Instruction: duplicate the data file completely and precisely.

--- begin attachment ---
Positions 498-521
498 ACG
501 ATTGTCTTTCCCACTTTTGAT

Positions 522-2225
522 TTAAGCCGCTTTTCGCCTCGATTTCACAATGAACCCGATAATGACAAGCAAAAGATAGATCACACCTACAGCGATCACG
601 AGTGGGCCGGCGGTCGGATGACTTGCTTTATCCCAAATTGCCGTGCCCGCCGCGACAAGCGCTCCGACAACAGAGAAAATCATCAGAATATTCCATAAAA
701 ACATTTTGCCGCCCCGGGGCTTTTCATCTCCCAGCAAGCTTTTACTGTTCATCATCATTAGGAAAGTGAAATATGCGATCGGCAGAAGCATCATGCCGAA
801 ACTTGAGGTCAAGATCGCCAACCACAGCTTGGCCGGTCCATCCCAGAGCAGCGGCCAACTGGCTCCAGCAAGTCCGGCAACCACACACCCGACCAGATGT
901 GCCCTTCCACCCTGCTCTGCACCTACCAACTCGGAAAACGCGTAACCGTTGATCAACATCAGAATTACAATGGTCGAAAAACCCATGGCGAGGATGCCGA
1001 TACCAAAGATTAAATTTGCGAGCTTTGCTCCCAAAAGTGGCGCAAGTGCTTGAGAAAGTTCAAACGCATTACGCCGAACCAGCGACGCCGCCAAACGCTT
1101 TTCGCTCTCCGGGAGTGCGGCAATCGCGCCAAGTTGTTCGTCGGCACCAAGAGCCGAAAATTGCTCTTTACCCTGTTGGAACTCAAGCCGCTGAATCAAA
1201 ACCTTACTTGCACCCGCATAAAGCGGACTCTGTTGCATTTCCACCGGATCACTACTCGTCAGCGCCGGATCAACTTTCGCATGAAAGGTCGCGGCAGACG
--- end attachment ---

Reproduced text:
Positions 498-521
498 ACG
501 ATTGTCTTTCCCACTTTTGAT

Positions 522-2225
522 TTAAGCCGCTTTTCGCCTCGATTTCACAATGAACCCGATAATGACAAGCAAAAGATAGATCACACCTACAGCGATCACG
601 AGTGGGCCGGCGGTCGGATGACTTGCTTTATCCCAAATTGCCGTGCCCGCCGCGACAAGCGCTCCGACAACAGAGAAAATCATCAGAATATTCCATAAAA
701 ACATTTTGCCGCCCCGGGGCTTTTCATCTCCCAGCAAGCTTTTACTGTTCATCATCATTAGGAAAGTGAAATATGCGATCGGCAGAAGCATCATGCCGAA
801 ACTTGAGGTCAAGATCGCCAACCACAGCTTGGCCGGTCCATCCCAGAGCAGCGGCCAACTGGCTCCAGCAAGTCCGGCAACCACACACCCGACCAGATGT
901 GCCCTTCCACCCTGCTCTGCACCTACCAACTCGGAAAACGCGTAACCGTTGATCAACATCAGAATTACAATGGTCGAAAAACCCATGGCGAGGATGCCGA
1001 TACCAAAGATTAAATTTGCGAGCTTTGCTCCCAAAAGTGGCGCAAGTGCTTGAGAAAGTTCAAACGCATTACGCCGAACCAGCGACGCCGCCAAACGCTT
1101 TTCGCTCTCCGGGAGTGCGGCAATCGCGCCAAGTTGTTCGTCGGCACCAAGAGCCGAAAATTGCTCTTTACCCTGTTGGAACTCAAGCCGCTGAATCAAA
1201 ACCTTACTTGCACCCGCATAAAGCGGACTCTGTTGCATTTCCACCGGATCACTACTCGTCAGCGCCGGATCAACTTTCGCATGAAAGGTCGCGGCAGACG